Overall, the structural approach Hamilton takes to its subject matter is perfectly artificial, but translates its narrative in some ways more directly than a naturalistic approach.


Three colors blue

“Three colours blue” is the first instalment of Kieslowskis’ famous trilogy exploring the French revolutionary ideals. The other two films in the trilogy, “Three colours white” and “Three colours red” explore equality and fraternity on the personal level. Like “Blue”, they show their protagonists go though a long personal struggle to achieve the films ideal, often at financial or emotional cost. “Three colours blue”, being a story of personal grief, charts a woman’s struggle for emotional liberation, and sees her suffering horrors in the process. These three ideals-liberty, equality and fraternity-are portrayed by Kieslowski as pure, almost sublimated targets, which can be reached only through hard work. His choice to use these themes-themes an entire country fought over in a bloody revolution-can only make the trilogy public art, art intended to speak to and for France, and the rest of humanity.

The plot is reasonably simple; Julie, (Juliette Binoche), loses her composer husband and child in an accident. Traumatised, she leaves her home and tries to discard her past, rejecting all love and friendship, which she now views as “traps”. Gradually though, she re-learns how to live, and finishes her husbands final work, the “Symphony for the unification of Europe”. The work proves to be a healing force, and she can finally rebuild her life. Binoche is wonderful in the part, delivering one of her career-making performances, which won the “best actress” at the 1993 Venice film festival.

As with all Kieslowski films, the cinematography is beautiful, but in this case shows reality from the protagonists point of view; the repeated use of close-ups expresses Julies wish to limit the world to her immediate environment. The repeated motifs Kieslowski uses, of glass, water and reflections, are relevant; they reflect Julies’ mindset, namely her desire to keep the world at a distance; Glass allows observation without contact: Julie observes the world, and allows it to observe her, but she does not allow anyone emotional contact. Water is used in a similar way in this film, but also reflect her wish to drown her emotions; Julie repeatedly visit’s a swimming pool, where she often stays submerged for a long time.

The journey from isolation to social integration is ferociously difficult for Julie, and mirrors the idea of an eternal struggle for freedom; Julie fights hard against an oppressive emotion, finding recourse in creative work, which is eventually a healing force; the plot is the story of a fierce human struggle to throw off the past, and by hard work, create a future. However detached the story seems on the surface, these peculiarly French ideals run through the very heart of it.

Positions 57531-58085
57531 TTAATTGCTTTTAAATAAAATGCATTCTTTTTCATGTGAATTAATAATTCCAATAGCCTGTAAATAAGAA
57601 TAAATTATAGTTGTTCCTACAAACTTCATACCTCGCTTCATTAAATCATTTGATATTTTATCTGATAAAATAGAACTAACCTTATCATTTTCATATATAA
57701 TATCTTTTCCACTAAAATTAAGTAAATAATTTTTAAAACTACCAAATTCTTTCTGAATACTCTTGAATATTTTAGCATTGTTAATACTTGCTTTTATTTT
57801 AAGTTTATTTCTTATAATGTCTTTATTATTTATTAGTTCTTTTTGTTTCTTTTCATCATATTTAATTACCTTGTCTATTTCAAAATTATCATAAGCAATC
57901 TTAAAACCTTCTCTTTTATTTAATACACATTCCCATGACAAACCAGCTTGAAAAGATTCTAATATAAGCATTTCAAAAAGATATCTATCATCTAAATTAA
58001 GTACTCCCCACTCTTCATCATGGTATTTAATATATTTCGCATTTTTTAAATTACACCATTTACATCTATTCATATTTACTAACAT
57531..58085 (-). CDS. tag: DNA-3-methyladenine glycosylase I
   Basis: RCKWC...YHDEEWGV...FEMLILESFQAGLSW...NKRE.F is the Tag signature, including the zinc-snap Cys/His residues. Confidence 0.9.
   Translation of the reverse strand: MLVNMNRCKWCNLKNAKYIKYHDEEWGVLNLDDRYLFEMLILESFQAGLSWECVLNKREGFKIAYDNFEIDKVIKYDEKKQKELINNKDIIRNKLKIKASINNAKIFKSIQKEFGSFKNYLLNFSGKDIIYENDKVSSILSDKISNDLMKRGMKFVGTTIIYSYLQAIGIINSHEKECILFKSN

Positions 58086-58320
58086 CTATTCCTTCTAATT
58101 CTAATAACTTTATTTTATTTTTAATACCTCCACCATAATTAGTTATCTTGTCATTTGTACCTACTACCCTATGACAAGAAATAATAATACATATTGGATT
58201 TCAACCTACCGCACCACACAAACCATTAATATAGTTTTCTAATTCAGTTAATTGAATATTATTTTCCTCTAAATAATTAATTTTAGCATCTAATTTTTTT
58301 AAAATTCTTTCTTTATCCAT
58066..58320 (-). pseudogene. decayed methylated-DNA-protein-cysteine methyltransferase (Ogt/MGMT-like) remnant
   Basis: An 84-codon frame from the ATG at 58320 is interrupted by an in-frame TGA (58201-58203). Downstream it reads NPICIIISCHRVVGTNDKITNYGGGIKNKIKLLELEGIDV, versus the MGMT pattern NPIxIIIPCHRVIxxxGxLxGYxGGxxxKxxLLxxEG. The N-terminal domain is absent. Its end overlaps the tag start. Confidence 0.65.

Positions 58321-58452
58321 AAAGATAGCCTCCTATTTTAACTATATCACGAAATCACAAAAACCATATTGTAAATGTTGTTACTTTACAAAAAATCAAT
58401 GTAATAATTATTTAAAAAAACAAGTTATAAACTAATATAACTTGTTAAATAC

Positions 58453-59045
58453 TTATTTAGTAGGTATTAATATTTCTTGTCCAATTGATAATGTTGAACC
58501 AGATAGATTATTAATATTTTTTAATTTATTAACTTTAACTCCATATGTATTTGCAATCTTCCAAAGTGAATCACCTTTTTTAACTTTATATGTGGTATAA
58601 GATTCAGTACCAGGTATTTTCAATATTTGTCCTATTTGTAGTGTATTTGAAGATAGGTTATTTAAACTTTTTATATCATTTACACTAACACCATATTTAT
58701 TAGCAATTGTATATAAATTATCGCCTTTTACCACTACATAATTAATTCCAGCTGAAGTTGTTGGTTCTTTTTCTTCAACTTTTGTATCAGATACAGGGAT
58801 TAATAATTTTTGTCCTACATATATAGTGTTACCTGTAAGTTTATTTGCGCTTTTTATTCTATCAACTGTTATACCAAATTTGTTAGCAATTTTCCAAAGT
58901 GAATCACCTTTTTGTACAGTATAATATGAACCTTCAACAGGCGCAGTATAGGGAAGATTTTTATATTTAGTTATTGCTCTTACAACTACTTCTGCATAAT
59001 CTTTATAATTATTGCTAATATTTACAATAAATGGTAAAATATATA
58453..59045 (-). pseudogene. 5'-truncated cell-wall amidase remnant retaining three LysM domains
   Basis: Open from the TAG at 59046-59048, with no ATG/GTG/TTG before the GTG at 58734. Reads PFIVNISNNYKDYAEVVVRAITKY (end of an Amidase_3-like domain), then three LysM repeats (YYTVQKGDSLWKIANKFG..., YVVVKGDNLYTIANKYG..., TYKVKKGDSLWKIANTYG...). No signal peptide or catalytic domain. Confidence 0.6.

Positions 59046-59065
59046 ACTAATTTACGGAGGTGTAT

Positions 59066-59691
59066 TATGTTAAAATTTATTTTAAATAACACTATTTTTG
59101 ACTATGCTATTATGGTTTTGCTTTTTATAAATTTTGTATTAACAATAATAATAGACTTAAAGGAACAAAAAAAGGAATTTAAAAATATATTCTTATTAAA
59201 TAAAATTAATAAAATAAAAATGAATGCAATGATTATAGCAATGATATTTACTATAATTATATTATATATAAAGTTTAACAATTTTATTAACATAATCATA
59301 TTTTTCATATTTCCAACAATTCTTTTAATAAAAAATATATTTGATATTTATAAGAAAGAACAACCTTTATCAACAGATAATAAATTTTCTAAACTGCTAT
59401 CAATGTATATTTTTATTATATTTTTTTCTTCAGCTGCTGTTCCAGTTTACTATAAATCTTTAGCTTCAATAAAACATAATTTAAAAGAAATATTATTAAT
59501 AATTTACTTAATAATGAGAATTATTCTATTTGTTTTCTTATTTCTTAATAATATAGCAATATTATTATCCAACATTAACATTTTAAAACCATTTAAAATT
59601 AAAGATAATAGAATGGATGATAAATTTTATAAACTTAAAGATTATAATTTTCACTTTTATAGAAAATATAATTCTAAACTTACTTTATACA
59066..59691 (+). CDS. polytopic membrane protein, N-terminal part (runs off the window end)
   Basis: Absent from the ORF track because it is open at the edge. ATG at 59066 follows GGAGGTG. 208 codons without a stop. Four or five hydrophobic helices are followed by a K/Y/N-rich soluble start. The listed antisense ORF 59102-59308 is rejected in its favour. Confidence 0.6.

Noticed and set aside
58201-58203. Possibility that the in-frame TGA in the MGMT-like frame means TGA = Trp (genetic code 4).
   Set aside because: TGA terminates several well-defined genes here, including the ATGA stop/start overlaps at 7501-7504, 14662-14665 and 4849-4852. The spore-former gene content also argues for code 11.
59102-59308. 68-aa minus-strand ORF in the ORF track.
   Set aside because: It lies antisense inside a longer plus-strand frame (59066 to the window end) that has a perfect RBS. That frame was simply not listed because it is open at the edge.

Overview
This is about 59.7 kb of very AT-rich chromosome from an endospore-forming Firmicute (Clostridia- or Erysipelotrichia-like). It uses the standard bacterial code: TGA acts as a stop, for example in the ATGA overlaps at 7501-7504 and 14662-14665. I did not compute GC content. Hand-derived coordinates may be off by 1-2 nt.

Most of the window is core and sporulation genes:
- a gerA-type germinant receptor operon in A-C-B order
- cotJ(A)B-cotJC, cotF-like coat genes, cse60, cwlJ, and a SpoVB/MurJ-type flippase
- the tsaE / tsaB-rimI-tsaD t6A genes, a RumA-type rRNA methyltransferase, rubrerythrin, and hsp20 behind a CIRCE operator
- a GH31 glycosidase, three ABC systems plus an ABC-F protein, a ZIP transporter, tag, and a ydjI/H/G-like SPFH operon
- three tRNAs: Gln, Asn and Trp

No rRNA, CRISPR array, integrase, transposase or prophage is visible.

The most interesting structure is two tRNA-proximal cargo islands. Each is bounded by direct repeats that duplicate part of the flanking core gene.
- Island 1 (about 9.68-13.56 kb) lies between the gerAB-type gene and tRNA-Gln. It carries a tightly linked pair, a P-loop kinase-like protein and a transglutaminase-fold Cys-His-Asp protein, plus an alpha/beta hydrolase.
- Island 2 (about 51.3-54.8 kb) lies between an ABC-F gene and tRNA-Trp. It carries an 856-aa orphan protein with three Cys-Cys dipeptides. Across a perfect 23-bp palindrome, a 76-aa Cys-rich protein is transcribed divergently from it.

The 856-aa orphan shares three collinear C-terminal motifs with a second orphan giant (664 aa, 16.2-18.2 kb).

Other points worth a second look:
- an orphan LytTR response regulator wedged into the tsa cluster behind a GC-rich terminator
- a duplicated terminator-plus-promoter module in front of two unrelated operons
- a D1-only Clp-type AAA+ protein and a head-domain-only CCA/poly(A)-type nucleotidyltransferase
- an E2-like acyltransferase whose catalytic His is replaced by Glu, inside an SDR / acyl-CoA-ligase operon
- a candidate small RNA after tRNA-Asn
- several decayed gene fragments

One of Kieslowskis’ abiding interests is in human connections, which he identifies with the three ideals throughout the trilogy; Julie’s initial rejection of society is repeatedly challenged by the director; He uses various tricks and motifs to remind us of the interconnectedness of everyone in society; For example, in one scene a busker plays the very music Julies husband was composing; He later reveals that he made up the tune himself. This scene serves to remind us that different people from different backgrounds, for different reasons might have identical thoughts. Julies’ journey away from voluntary isolation, and return to love, reflects the directors beliefs: The individual must always return to society, because life outside society is worthless.

“Three colours blue” is certainly a masterpiece, and won unanimous praise from critics when it was first released. Quite apart from Binoche’s perfect performance, it interprets emotional freedom as a high ideal. Woven in with this ideal is Kieslowskis’ vision of society as a unified whole, which offers love in its various forms, provided you accept it. Kieslowskis’ film is certainly public art, speaking on the most personal level. It speaks very well.